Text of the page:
When I first heard of self care I imagined a woman going for a weekly manicure and massage, putting on a full face of makeup every day, and going on regular shopping trips with her friends while her kids ran wild at home.
No thank you! I’m not a shopper, I don’t ever do my nails, and I’m not about to spend the money on relaxing massages.
Self-care doesn’t mean you’re selfish and it also doesn’t need to take a lot of money.
Think of a few small things that you could do every day that would refresh you. That are for you and you alone.
Here are some ideas:
- sit on the back porch in the morning
- get up earlier than the kids (highly recommended!) to have a few minutes just to yourself
- set aside 10 minutes at night to read a book that has nothing to do with homeschooling and that’s just for you
- take 10 minutes while you’re outside with the kids and take off your shoes to stand barefoot on the earth
- put on under eye concealer and mascara
- read from a book of wisdom from a spiritual tradition
- let your spouse put your kids to bed while you take a bath
Plopping on the couch to watch Netflix in a daze after the kids are in bed is not self care (though being intentional about it can be). Surfing on your phone mindlessly watching cat videos is not self care.
A good barometer is to ask yourself afterward, “Do I feel refreshed? Or do I feel like I just wasted that time?”
Write down your own list. Then look at that list again and decide on one or two things that you can realistically carve out time for on a daily basis.
And then do it.
Pillar 2: Rhythm
Regularity. Routine. Cycle. Predictability. A template for your day, your week, the season, the year.
Knowing what’s coming because you have a regular routine frees up valuable brain space. It’s important for kids because it makes them feel secure about the predictability of the their world, but it’s just as important for adults.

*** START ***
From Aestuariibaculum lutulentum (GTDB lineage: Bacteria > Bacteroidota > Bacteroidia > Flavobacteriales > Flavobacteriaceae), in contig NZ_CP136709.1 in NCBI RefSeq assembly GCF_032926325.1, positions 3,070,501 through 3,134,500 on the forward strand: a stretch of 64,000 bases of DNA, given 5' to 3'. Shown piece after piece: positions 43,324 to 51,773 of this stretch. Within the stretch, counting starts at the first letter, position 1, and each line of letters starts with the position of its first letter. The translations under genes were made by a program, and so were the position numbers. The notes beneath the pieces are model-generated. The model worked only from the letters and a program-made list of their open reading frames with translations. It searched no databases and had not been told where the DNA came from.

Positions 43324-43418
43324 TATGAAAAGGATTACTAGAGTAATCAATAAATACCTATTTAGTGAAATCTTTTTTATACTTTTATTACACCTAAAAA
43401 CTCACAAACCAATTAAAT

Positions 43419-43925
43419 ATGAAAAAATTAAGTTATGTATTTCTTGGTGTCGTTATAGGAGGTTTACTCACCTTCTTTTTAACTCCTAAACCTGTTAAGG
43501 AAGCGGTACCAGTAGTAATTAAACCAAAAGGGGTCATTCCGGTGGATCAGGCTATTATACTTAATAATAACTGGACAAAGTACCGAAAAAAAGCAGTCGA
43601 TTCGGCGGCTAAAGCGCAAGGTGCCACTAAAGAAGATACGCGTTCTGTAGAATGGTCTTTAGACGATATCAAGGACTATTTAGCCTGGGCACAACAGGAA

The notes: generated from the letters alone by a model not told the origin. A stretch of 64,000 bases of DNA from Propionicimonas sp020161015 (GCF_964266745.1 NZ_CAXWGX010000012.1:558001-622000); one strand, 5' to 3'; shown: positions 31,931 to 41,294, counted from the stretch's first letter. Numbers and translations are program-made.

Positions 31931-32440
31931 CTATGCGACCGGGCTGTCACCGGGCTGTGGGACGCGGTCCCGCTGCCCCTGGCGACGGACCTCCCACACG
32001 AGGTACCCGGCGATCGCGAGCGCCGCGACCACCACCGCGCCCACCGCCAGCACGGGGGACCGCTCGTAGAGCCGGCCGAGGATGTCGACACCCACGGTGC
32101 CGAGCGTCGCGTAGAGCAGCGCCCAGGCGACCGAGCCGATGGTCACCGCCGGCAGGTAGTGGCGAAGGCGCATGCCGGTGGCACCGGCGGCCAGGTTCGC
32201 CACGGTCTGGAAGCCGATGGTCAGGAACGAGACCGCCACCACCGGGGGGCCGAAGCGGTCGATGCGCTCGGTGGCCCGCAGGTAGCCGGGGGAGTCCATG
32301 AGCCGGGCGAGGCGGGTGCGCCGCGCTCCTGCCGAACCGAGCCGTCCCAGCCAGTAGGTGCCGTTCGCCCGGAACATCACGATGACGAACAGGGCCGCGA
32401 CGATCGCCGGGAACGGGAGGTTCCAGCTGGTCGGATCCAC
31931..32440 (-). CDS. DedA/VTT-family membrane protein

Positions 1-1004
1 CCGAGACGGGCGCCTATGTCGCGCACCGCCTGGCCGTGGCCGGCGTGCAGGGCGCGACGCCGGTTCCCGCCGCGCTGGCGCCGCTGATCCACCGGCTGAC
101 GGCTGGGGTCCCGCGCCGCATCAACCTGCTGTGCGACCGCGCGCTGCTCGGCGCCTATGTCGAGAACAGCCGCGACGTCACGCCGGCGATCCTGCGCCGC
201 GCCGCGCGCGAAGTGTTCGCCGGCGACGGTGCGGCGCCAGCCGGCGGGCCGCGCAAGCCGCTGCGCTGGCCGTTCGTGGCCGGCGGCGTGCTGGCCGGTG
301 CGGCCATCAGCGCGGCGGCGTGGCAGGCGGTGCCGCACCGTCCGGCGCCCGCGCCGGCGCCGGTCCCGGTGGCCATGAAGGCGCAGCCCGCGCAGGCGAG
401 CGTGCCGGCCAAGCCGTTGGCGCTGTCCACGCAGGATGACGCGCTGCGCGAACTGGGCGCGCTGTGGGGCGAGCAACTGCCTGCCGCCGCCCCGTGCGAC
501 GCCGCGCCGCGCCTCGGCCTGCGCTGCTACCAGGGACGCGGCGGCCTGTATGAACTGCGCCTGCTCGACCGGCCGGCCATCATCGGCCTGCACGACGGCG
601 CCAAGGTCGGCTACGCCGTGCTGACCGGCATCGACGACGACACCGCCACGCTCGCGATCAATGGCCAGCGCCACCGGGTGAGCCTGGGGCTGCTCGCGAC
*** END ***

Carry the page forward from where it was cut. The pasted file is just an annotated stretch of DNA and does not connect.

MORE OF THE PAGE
Start with mealtimes and sleeping times.
A regular bedtime for both the kids and you, early enough that they and you can get enough sleep to be rested during the day.
Naps are good too, for both young kids and nursing moms.
Develop reasonable times for breakfast, lunch, dinner, and snacks. They don’t need to be bam-on-the-dot every day, but try to shoot for a 15 to 20 minute range.
Once you have those pretty well in hand, try time blocking the rest of your day. You don’t need to be a slave to a schedule, and certainly not one that’s scheduled to 15 and 30 minute increments.
Instead, time blocking means that maybe you decide to do lessons in the morning and household work in the afternoon. Or an hour and a half of lessons in the morning, an hour of working on the house, then after lunch you have two hours of time for family activities with your kids.
However you decide to do it.
The most important thing is to be consistent.
Pillar 3: White Space
“The beginning of the week was great! We got everything done, I was so productive and finished several projects I’d left unfinished, we ate on time and the kids slept. But halfway through the week I didn’t even want to look at the schedule I’d made for us and instead I spent the rest of the week on Facebook. What went wrong?”
You didn’t give yourself white space.
White space in graphic design is negative space. It’s not “nothing” — it has a specific purpose, and that’s to let the eyes rest so that the other elements of the page stand out better.